Evan Spiegel’s Hatred of Growth Hacking Is Good

By
Photo: Jed Egan

A lengthy report from the Information this morning sheds light on how Snapchat CEO and mastermind Evan Spiegel is dealing with the app’s slowing growth. While the app continues to add new users, the rate at which it is doing so has slowed, mostly thanks to an all-out siege from Facebook, which has cloned the Stories product into all four of its mobile apps.

In its SEC filing prior to its IPO, Spiegel blamed much of the slowed growth on a glitchy Android app, reasoning that some speculated was just a handy excuse to avoid mentioning Instagram, which received a glancing mention. According to the Information’s report, Spiegel did really believe that the Android glitches were to blame.

The report goes on to illustrate how wary Spiegel is of relying primarily on data to grow the app’s user base, as opposed to gut instinct. He is particularly reluctant to increase the number of push notifications that users receive, despite their usefulness in growth terms. In some sense, working on a growth team is a matter of figuring out how to frame the stats precisely as you want it — online metrics as a whole are carefully constructed b.s. For instance, if a user opens an app just once a month and immediately closes it, does that count as a monthly user? If the answer is yes, then there is an obvious upside to spamming users with tireless push notifications.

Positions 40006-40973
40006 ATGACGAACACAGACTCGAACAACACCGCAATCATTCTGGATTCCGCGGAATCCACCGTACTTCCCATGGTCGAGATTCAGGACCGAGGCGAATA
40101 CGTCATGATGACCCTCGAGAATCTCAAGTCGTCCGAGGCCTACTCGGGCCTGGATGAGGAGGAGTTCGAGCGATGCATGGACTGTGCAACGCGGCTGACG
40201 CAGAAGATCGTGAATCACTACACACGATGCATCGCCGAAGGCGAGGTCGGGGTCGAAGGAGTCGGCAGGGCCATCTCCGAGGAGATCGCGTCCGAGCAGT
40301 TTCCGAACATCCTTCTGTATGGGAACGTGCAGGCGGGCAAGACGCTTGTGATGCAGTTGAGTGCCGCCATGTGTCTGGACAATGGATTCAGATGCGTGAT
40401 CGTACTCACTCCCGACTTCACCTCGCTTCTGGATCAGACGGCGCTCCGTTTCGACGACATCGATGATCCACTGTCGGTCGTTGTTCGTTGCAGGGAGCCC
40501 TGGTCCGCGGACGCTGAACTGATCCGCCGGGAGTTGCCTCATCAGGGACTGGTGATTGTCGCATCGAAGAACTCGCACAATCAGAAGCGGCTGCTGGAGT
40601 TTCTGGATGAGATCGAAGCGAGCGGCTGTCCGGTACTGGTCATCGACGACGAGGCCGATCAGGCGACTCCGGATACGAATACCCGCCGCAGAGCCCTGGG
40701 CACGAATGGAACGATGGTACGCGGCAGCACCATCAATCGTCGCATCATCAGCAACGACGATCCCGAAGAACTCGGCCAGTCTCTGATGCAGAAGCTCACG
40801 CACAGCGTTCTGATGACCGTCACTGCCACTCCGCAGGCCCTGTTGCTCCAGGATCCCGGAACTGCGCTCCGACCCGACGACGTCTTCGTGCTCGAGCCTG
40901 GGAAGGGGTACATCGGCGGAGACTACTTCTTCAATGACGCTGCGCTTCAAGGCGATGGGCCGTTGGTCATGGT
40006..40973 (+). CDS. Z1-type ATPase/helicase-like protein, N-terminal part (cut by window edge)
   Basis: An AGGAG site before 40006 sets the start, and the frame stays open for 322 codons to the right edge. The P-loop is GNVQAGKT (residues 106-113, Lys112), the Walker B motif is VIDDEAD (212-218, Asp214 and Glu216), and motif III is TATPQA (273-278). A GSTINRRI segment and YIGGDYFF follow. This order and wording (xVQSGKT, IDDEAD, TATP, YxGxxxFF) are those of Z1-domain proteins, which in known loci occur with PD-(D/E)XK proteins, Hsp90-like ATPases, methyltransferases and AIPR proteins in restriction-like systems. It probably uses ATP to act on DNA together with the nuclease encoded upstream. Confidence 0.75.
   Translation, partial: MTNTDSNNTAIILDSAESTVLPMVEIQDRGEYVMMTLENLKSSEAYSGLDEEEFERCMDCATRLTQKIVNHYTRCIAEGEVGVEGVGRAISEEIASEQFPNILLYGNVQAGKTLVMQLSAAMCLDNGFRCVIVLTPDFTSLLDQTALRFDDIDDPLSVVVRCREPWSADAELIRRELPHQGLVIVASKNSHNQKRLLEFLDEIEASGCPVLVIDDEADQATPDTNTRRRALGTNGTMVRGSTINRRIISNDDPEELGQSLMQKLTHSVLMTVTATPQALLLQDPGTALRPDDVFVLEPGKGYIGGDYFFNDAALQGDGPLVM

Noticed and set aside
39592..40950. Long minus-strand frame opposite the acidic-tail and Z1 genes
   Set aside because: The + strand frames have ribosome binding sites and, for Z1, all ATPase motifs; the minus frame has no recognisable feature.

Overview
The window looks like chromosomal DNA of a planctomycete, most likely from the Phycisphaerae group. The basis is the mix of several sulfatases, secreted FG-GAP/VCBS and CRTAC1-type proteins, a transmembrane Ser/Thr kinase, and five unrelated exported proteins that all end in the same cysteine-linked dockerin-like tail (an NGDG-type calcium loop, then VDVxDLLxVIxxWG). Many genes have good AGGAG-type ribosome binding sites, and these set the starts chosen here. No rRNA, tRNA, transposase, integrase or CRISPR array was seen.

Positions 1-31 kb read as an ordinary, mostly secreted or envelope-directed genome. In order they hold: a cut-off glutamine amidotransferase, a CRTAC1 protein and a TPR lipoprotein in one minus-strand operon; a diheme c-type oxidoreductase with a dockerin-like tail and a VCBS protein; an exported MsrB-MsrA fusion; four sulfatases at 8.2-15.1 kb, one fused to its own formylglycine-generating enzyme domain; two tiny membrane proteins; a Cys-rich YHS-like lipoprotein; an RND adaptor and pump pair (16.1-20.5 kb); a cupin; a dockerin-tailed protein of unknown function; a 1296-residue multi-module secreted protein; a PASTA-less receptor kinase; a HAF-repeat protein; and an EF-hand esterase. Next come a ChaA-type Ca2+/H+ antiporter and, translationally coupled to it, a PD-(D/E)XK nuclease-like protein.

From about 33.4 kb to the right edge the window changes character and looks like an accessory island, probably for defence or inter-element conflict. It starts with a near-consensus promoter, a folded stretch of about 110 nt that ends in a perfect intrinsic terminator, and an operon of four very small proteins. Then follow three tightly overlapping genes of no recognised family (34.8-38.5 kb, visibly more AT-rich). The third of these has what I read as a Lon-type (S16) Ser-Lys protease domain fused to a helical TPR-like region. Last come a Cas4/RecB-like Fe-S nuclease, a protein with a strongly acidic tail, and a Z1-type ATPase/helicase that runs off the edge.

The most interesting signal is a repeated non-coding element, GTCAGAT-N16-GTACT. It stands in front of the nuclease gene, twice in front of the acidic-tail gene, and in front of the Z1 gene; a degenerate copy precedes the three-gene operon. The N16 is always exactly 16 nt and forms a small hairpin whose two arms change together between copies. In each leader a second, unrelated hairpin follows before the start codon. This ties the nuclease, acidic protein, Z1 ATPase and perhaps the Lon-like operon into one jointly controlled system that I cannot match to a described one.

But such tactics can go wrong. Consider Facebook’s video product, which counts a view as “three seconds of viewership, even with the sound off.” That’s the artificially inflated metric that many companies selling advertising have to work with. Last year, the company announced it had been miscalculating another video metric for months. Unreliable metrics that don’t translate to results can backfire drastically.

Spiegel’s reluctance to embrace these sorts of growth tactics — which promise short-term gains but mean little in the long run — can seem foolish. And that is partially to blame for Snapchat’s slowed growth. But it also hints at a CEO who is cautious about inflating stats superficially.

Also, completely unrelated to everything above, Gwyneth Paltrow couldn’t sign up for Snapchat because she’s too popular. From the Information:

Last year, for instance, [Spiegel] complained to engineers that the app was taking too long to import people’s address books. It’s a critical part of how users find friends on the app. His critique was spurred by a dinner he’d had with his fiancee Miranda Kerr and the actress Gwyneth Paltrow, when he had tried to get Ms. Paltrow to download Snapchat. It took a long time to sync her address book, according to a person briefed on Mr. Spiegel’s complaints.
Evan Spiegel’s Hatred of Growth Hacking Is Good